Atom chips [1] are an efficient tool for trapping, cooling and manipulating cold atoms, which could open the way to a new generation of compact atomic sensors addressing space applications. This is in particular due to the fact that they can achieve strong magnetic field gradients near the chip surface, hence strong atomic confinement at moderate electrical power. However, this advantage usually comes at the price of reducing the optical access to the atoms, which are confined very close to the chip surface. We will report at the conference experimental investigations showing how these limits could be pushed farther by using an atom chip made of a gold microcircuit deposited on a single-crystal Silicon Carbide (SiC) substrate [2]. With a band gap energy value of about 3.2 eV at room temperature, the latter material is transparent at 780nm, potentially restoring quasi full optical access to the atoms. Moreover, it combines a very high electrical resistivity with a very high thermal conductivity, making it a good candidate for supporting wires with large currents without the need of any additional electrical insulation layer [3].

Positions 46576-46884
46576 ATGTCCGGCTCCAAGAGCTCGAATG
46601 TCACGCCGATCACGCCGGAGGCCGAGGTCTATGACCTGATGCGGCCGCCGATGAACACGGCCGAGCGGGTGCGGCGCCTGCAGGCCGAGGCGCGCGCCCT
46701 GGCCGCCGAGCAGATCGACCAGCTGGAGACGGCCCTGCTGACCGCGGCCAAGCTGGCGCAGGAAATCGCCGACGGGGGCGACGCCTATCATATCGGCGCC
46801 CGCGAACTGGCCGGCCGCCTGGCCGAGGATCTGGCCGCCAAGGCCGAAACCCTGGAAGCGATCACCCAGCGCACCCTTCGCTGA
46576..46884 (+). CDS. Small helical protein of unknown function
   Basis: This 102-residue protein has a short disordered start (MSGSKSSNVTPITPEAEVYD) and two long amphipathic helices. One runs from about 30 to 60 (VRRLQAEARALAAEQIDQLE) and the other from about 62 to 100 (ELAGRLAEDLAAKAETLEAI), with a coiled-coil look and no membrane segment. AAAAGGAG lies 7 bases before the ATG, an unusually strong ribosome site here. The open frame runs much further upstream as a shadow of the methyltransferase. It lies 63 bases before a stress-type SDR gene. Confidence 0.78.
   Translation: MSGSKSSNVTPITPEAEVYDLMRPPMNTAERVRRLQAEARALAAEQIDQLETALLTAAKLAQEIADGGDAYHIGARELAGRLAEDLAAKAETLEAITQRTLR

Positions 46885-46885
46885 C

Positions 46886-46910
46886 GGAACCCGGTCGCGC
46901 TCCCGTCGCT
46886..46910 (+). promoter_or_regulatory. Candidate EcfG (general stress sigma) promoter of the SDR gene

One important issue is the birefringence of the substrate, which can affect the state of polarization of light going through it. In the case of magneto-optical trapping with beams propagating through the chip, the effect of birefringence can be compensated by using one single quarter wave plate per beam in a retro-reflected configuration, as illustrated on Figure 2. In particular, it can be shown that for one proper orientation of the wave plate, the state of polarization of light going through the chip and back depends on the chip orientation but not anymore on the associated phase shift. Using such a configuration, we have demonstrated robust magneto-optical trapping of about one million rubidium atoms through the SiC chip. The possibility of imaging the atoms through the transparent substrate is illustrated on the right picture of Figure 2.

Figure 2: